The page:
My main function though involves helping (financially) to refine each artist’s craft, whether it is vocal direction or extra studio time and then finding them investors. I like working in the NGO circles because I grew up in them and the NGOs are beginning to understand that they must adapt new ways of delivering their messages to their target audiences and artists are a big part of that.

It’s is also good for the artist because he will be positively looked on by his public because he takes care of his social responsibility. Our work with Malaria No More was good promotion for both the artist and the charity. I compose music myself but, I keep it for my guys at BURN’M, I have an alias for my beats and creations as not to draw attention away from my task which is getting my guys out there. I flex my musical muscles from time to time but my value is in the direction of each artist as well as increasing their online presence and hopefully helping them become better people in the process.

DJ Chuucs "Take a Leaf Like a Leaf"

Sine (pronounced Syd-ney) is the first artist you've produced, and based on what I've heard, the guy can sing. So you find a great singer and you set him up with some professional level production, and now he has his debut on the way... what comes next for him?

Sine is the ultimate pro. He is passionate about singing and loves to perform. We were lucky to find each other. He was actually on his way out of the country to follow his dream elsewhere, because the government in Cameroon, until this point, has done nothing for its young artists. So together we decided we would change that.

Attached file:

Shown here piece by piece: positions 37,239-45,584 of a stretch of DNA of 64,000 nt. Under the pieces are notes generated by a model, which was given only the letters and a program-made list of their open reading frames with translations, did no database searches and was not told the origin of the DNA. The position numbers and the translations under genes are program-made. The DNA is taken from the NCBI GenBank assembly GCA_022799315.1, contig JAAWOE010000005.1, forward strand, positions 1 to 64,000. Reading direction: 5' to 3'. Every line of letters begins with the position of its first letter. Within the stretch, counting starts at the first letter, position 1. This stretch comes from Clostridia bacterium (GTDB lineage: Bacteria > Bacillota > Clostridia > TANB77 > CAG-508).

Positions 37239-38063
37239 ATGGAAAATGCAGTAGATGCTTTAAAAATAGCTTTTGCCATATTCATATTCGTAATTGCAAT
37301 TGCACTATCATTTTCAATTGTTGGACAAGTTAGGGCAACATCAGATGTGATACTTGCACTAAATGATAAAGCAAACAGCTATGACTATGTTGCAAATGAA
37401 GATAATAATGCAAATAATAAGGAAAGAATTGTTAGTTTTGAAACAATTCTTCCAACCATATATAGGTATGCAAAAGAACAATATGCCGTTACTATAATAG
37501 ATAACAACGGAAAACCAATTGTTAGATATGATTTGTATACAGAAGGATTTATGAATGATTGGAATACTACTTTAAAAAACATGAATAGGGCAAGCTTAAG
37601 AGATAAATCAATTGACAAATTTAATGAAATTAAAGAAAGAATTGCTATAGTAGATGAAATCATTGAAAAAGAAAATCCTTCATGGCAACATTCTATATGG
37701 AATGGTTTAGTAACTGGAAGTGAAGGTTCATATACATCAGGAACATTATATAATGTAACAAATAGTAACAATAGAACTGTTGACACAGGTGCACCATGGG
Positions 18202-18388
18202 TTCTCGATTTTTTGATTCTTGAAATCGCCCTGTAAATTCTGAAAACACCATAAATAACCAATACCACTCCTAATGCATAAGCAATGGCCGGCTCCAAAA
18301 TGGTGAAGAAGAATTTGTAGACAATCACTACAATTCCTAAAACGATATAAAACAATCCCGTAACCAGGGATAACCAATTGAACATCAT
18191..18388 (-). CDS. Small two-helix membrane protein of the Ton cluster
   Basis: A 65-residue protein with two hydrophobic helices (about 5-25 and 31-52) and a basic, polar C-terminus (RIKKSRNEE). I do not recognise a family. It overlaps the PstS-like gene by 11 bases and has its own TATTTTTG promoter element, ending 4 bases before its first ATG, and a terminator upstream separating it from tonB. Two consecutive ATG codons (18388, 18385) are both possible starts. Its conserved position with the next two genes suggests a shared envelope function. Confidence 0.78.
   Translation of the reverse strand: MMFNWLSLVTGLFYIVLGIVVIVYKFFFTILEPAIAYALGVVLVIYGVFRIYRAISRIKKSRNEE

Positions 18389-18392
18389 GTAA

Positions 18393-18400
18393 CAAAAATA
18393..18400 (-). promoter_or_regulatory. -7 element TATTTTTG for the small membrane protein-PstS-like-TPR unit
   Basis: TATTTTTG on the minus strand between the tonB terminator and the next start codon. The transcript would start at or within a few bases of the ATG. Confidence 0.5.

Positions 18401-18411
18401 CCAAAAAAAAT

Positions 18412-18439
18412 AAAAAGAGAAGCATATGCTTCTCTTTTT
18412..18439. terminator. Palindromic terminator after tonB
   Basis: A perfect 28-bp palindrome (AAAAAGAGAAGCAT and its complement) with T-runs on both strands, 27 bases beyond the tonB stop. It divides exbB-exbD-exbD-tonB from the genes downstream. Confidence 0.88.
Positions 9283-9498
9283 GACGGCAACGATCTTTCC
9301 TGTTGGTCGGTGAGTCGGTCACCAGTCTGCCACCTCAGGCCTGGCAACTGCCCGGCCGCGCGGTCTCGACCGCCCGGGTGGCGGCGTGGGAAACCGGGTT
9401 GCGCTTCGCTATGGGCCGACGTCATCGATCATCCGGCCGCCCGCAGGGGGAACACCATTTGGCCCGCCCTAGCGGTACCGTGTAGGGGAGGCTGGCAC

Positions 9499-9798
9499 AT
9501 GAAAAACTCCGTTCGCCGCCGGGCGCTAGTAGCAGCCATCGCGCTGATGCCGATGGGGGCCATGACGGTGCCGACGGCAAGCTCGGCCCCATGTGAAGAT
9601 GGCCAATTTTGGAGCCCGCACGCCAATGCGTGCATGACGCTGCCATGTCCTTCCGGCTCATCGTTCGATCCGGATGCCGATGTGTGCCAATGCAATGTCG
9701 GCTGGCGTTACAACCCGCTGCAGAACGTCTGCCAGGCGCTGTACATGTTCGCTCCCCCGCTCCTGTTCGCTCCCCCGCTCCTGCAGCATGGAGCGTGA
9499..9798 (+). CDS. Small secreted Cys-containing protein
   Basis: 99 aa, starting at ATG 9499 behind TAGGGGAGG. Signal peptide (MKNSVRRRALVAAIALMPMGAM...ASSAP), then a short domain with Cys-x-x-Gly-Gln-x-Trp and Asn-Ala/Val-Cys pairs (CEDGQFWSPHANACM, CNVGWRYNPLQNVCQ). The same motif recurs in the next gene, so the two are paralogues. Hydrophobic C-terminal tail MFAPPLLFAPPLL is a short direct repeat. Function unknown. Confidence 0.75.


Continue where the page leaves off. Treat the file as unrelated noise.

Sine is releasing his album First Born in early 2012. He has one of the most anticipated albums in Cameroon, since he was the 2008 winner of AfricaStar. Sine is preparing for his promo tour. He is currently in Morocco finishing up a two month contract with Le Blok a hotspot in Marrakech. We are also building his stage show, so we are ready when he gets called for concerts and events of that nature. One thing I tell Sine (and all my artists) is for them to imagine life after the mic. I ask them to look for successors, people they can help lift up this will help sustain our industry. Having said that, Sine is my partner in Buy Cameroon Music - a site aimed at selling music from home to our diaspora throughout the world. I give shares to whoever is signed with me. I want them to be able to walk away from the microphone on their own terms.

Bisha – Fik Fok Anthem (feat. Jovi & DJ Chuucs)

What's in the works from your studio? What are you excited about and what can we look forward to?

I am working with two new upcoming artists. The first is DJ Chuucs. He is a unique talent in that he is a sound engineer. He was a dancehall artist who wanted to take it to the next level. He studied for 6 years in India and to earn money while in school, he doubled as a DJ. So in one guy you have a sound engineer who understands what a crowd wants to hear. He can compose on the spot, in the club. He can build beats with the crowd while on stage. He specializes in dancehall electric hip-hop beats, mixed with the original percussion from Cameroon, makes for some crazy dance music.

Our secret weapon at BURN’M is Bisha. He is Cameroonian rapper who went to China to become a teacher of English because he felt music in Cameroon was a lost cause. Long story short, in China, he was not making enough teaching and so he returned to the stage and three years later had built quite the following. He saw some of what we were doing back home online and decided to move back home to become a “pioneer in the hip-hop game” as he put it. He's a lyrical genius, fluent in English, French and Chinese and is a beatmaker's best friend, because not only can he rap on anything, he is very talented when it comes to choruses for different types of songs.

You can check out more of what's happening in Cameroon by checking out STM Studio's youtube page.

- Dan Cwirka